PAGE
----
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The C-terminal extension of human telomerase reverse transcriptase is necessary for high affinity binding to telomeric DNA

Tomlinson, Christopher G., Holien, Jessica K., Mathias, Jordan A.T., Parker, Michael W., Bryan, Tracy M.
Biochimie 2016 v.128-129 pp. 114-121
DNA, DNA primers, binding capacity, humans, models, molecular dynamics, mutants, mutation, neoplasms, ribonucleoproteins, telomerase, telomeres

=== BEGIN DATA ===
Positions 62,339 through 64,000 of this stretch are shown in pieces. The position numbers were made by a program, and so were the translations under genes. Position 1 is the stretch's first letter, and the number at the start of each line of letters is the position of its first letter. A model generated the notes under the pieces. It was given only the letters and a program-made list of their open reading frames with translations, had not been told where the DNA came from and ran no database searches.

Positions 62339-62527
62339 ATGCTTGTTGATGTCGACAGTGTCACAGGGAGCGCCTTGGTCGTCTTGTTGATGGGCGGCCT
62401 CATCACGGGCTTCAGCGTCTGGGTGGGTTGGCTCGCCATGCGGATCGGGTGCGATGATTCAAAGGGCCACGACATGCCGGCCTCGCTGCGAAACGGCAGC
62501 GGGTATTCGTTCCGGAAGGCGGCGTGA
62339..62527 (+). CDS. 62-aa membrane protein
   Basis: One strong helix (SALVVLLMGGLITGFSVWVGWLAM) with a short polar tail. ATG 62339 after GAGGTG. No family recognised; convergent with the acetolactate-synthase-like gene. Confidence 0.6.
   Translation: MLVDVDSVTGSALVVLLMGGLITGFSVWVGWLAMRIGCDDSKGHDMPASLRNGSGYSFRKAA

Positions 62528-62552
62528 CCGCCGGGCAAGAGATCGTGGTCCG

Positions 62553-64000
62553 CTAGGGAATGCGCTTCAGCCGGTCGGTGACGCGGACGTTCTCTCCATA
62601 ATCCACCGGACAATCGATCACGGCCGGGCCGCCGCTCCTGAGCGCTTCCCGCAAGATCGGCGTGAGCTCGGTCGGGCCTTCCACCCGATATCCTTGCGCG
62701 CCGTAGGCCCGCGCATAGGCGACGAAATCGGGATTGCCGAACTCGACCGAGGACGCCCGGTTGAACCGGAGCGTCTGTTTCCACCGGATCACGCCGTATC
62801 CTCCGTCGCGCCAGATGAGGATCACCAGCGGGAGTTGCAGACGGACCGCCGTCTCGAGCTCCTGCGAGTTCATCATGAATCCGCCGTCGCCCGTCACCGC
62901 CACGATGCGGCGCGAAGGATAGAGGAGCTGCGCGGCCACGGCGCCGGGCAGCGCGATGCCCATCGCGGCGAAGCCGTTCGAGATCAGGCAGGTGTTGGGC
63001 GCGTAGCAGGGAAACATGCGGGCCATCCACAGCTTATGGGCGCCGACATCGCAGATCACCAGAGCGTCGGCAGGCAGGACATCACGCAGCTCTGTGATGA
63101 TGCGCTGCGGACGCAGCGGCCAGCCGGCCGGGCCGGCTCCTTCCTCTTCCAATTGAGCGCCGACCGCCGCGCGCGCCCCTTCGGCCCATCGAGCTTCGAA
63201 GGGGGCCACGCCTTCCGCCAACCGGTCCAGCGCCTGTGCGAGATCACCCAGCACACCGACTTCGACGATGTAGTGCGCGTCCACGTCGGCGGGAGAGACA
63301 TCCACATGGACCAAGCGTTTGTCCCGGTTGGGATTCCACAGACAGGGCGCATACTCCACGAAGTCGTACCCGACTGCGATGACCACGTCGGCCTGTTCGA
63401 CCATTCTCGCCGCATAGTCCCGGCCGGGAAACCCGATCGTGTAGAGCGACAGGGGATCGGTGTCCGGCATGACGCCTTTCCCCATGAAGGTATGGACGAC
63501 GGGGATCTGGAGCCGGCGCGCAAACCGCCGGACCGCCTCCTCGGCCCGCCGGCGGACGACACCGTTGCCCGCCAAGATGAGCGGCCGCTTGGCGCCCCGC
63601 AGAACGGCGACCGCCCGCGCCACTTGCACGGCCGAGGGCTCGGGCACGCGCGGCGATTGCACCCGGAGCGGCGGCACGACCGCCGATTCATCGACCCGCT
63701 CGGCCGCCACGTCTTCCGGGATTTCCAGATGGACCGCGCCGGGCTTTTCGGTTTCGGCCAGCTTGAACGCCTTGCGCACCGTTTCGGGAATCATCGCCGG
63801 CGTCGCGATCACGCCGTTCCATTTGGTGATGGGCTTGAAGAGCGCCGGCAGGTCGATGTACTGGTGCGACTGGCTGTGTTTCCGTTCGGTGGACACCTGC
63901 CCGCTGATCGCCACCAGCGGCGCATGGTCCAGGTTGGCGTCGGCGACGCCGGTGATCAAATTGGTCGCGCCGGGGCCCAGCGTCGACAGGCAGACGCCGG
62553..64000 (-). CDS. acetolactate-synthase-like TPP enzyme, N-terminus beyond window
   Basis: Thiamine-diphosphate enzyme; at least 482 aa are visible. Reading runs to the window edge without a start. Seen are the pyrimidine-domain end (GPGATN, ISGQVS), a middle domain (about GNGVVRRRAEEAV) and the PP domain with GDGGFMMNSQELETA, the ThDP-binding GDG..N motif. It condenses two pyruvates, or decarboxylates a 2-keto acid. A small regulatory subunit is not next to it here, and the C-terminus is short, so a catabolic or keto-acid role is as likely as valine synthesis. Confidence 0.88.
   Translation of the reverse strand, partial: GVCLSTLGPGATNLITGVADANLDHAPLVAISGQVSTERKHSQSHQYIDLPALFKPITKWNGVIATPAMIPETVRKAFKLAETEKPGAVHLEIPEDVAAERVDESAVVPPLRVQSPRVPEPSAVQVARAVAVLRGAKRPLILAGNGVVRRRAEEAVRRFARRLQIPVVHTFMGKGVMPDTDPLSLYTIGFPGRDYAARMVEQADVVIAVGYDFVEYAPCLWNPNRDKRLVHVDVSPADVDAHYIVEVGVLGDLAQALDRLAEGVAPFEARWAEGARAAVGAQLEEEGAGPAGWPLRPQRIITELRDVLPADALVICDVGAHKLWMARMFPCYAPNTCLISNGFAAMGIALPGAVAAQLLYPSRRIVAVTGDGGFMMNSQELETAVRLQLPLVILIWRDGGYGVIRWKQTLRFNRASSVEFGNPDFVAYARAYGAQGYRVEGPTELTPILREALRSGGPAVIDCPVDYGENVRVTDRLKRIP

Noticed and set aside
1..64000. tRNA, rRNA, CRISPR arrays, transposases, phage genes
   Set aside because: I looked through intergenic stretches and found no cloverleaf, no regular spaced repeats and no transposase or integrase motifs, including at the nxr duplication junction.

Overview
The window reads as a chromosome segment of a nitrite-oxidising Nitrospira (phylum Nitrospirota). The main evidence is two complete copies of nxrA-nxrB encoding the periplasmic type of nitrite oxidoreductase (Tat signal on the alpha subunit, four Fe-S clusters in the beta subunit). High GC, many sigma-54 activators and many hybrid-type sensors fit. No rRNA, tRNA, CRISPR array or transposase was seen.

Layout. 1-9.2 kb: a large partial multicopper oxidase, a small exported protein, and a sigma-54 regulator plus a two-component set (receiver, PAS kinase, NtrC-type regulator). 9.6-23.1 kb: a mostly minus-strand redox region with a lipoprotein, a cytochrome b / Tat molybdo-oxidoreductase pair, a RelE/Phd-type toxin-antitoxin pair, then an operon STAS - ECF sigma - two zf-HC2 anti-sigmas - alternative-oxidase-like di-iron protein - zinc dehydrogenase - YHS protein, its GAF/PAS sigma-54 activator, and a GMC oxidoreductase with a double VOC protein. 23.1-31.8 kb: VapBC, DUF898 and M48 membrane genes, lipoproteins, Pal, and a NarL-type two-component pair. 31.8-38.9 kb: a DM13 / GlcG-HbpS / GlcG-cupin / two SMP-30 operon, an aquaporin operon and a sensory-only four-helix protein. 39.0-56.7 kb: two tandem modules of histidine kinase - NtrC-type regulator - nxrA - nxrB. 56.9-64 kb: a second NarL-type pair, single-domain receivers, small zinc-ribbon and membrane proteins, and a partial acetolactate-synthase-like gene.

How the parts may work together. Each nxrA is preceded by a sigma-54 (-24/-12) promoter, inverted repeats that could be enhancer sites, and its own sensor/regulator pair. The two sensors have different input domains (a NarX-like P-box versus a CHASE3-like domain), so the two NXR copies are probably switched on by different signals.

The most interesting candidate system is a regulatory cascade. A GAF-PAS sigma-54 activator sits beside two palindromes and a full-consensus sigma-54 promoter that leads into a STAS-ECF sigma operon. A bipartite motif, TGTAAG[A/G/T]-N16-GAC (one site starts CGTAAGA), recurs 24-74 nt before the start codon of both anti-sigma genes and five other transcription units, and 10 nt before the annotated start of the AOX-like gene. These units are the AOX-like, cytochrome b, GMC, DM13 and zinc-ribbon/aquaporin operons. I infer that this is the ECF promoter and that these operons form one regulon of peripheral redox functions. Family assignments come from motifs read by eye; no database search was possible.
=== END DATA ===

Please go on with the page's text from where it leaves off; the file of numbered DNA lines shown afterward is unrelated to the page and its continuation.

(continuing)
The ribonucleoprotein enzyme telomerase maintains telomeres and is essential for cellular immortality in most cancers. Insight into the telomerase mechanism can be gained from short telomere syndromes, in which mutation of telomerase components manifests in telomere dysfunction. We carried out detailed kinetic analyses and molecular modelling of a disease-associated mutant in the C-terminal extension of the reverse transcriptase subunit of human telomerase. The kinetic analyses revealed that the mutation substantially impacts the affinity of telomerase for telomeric DNA, but the magnitude of this impact varies for primers with different 3′ ends. Molecular dynamics simulations corroborate this finding, revealing that the mutation results in greater movement of a nearby loop, impacting the DNA-RNA helix differentially with different DNA primers. Thus, the data indicate that this region is the location of one of the enzyme conformational changes responsible for the long-standing observation that off-rates of telomerase vary with telomeric 3′ end sequence. Our data provide a molecular basis for a disease-associated telomerase mutation, and the first direct evidence for a role of the C-terminal extension in DNA binding affinity, a function analogous to the “thumb” domain of retroviral reverse transcriptases.